Economic and political leaders need to step up their game if global slavery is to be successfully overcome. That’s the message that Free the Slaves Executive Director Maurice Middleberg shared with millions of BBC World Service radio listeners overnight on the network’s financial news program Business Matters. (Listen to podcast here, starting at 27:40.)
“The real challenge in front of the global community is to scale up that which we have already learned about how to fight slavery. And it has to be said that so far the global response is nothing short of abysmal.”
In an extended interview with host Fergus Nicoll, Maurice discussed the economics of confronting slavery. Traffickers reap about $150 billion each year in illicit profits, yet total spending to confront slavery today is only $124 million. Maurice noted that multinational financial institutions can have a dramatic impact on slavery if they choose to more fully exercise their influence.
“With regard to the big development banks, one of the things that we would very much like to see is a much more proactive posture with regard to ensuring that slavery isn’t present in the projects that are financed by the development institutions and that there’s conditionality around the loans so that countries act more assertively to be sure that slavery isn’t present in their economies.”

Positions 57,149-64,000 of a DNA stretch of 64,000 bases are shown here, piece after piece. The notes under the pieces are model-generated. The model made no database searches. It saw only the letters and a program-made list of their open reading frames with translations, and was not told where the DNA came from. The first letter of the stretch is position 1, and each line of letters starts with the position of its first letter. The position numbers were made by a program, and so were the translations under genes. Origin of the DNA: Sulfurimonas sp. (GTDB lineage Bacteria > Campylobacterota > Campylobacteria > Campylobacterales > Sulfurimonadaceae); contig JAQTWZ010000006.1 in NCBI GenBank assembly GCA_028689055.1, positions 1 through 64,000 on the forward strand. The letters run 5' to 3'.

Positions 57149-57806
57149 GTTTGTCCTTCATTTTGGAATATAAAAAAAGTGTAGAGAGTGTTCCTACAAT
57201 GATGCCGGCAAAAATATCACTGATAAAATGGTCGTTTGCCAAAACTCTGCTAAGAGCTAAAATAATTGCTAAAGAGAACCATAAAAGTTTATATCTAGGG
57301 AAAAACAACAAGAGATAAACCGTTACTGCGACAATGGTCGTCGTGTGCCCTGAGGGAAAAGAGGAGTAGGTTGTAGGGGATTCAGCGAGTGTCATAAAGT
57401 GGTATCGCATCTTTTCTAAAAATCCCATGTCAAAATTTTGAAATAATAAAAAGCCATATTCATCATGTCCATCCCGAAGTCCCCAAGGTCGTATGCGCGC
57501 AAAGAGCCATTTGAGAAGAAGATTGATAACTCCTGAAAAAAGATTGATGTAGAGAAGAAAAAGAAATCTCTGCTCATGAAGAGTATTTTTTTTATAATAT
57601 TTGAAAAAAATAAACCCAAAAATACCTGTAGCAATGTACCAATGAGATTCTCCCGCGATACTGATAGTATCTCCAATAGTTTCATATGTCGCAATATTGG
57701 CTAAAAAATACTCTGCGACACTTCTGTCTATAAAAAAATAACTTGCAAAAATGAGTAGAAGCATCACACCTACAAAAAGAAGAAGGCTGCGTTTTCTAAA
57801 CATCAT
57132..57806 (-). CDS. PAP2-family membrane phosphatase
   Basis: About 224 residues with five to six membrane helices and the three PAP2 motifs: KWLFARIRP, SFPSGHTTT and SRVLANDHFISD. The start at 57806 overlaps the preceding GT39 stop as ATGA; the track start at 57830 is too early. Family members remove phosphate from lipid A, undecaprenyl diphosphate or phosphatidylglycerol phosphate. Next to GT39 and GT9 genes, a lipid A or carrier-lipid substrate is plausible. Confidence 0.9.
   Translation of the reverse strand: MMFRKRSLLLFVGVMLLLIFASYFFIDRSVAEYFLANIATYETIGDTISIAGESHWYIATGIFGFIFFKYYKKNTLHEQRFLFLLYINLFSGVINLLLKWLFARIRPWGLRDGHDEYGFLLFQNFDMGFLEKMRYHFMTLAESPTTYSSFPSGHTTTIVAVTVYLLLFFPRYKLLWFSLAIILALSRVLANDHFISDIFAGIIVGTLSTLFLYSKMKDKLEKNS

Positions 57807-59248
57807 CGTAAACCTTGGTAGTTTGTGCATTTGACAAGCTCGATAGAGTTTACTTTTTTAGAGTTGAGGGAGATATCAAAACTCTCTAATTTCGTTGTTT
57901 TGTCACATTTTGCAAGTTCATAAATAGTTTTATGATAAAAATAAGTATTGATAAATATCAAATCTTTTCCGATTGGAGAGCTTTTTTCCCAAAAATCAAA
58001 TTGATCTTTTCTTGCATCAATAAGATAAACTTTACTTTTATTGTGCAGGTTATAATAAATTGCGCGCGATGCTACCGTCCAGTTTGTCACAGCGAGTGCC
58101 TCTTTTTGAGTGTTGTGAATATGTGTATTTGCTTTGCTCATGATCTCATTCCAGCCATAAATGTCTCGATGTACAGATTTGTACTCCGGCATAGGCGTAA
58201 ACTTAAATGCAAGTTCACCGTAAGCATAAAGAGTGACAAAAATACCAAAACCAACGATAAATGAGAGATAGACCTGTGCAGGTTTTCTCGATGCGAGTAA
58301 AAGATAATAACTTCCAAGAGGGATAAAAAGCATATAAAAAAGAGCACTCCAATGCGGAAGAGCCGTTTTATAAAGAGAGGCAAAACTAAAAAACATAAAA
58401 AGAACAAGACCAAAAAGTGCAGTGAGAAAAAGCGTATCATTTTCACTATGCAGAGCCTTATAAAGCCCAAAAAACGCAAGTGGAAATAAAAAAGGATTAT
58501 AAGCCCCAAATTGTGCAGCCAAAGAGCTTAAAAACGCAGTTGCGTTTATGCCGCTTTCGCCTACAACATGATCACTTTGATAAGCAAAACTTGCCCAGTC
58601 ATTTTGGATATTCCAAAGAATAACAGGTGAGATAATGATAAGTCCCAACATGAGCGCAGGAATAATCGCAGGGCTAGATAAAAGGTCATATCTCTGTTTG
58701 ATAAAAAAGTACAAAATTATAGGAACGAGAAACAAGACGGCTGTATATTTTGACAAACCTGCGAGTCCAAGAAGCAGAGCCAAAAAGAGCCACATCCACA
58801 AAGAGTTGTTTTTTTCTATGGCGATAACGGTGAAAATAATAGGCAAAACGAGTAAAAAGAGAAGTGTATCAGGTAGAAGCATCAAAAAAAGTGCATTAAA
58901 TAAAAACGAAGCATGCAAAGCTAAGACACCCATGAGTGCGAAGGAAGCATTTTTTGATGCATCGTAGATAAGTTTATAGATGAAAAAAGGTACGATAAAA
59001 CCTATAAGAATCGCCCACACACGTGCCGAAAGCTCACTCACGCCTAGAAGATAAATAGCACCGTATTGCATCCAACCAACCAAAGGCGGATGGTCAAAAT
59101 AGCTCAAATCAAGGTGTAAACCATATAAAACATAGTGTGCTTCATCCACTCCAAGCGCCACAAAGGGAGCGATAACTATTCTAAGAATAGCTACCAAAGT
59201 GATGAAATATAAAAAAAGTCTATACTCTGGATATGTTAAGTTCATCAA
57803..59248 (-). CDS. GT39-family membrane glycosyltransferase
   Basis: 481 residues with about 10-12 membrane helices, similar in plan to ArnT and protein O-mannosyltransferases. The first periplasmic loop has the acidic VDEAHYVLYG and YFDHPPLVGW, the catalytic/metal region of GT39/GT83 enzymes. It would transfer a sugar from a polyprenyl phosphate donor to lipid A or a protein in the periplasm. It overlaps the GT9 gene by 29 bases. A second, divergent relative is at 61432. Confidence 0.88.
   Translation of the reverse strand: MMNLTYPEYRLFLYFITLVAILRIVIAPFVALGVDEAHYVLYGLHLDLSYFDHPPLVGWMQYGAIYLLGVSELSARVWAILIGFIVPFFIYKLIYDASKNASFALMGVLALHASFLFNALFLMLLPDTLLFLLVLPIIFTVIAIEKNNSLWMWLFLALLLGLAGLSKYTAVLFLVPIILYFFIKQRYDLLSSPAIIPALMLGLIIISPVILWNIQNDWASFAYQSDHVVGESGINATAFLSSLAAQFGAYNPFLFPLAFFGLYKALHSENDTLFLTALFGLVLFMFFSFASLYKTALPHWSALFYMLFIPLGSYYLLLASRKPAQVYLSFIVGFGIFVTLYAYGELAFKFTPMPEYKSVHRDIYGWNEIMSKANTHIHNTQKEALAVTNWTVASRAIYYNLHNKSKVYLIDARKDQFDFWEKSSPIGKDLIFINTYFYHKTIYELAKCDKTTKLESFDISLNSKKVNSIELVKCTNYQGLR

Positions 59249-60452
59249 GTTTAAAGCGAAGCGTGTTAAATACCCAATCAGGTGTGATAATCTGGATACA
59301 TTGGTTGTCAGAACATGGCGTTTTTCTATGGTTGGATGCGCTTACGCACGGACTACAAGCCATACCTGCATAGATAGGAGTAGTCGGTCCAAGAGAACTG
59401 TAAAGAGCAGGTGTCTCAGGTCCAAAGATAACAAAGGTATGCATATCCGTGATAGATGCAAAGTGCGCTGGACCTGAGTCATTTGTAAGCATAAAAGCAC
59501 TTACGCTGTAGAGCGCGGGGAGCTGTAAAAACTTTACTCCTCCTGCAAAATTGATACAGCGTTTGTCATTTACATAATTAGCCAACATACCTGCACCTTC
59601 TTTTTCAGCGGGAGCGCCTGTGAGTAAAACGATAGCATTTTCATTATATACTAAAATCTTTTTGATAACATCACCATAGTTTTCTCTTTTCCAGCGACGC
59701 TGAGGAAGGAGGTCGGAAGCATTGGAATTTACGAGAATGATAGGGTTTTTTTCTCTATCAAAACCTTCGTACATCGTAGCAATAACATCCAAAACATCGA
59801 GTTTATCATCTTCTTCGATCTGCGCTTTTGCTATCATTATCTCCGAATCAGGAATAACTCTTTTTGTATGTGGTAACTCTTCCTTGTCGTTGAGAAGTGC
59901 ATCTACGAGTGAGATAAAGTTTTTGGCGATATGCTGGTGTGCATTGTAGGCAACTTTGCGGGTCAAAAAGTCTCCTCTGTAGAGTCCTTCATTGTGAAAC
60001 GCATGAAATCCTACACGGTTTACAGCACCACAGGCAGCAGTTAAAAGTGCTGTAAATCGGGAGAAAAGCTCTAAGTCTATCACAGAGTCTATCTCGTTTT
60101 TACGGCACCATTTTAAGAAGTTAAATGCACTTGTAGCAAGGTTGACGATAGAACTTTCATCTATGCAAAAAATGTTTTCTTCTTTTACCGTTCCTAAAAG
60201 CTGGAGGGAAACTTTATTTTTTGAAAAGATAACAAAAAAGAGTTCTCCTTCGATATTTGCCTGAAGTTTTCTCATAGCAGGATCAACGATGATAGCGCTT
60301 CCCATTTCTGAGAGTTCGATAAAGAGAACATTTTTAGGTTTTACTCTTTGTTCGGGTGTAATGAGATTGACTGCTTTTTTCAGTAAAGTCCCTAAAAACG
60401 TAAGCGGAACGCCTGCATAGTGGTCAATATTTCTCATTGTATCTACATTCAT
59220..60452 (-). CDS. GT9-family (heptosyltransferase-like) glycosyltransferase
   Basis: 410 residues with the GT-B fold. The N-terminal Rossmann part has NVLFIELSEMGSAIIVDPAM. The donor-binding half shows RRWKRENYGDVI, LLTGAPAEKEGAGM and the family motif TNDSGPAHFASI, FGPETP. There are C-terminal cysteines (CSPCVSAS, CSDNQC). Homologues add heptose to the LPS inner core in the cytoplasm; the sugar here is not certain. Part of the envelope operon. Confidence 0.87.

Integrating anti-trafficking components into health, agriculture and education projects would bring resources to fighting slavery where it is worst.
“The projects that are financed by the development institutions typically reach the poorest of the poor, which is where slavery is to be found,” Maurice said. “They’re almost certainly seeing slavery in those sectors and not recognizing it.”
Maurice also noted that the private sector has a critical role to play.
“I don’t believe that CEOs wake up in the morning and say: ‘Oh, I hope there’s slavery in my supply chain.’ But the incentives have to be there for them to take action. What that means is putting in place laws and systems that create costs and risks for corporations that don’t exercise due diligence.”
The wide-ranging interview explored the Free the Slaves strategy for combating slavery at a community-wide level. The BBC also played interview excerpts of FTS country directors in Nepal, India, Ghana and Congo, from our signature video What Does Slavery Look Like Today.
Our thanks to the BBC for helping to educate its worldwide audience on key economic aspects of overcoming slavery!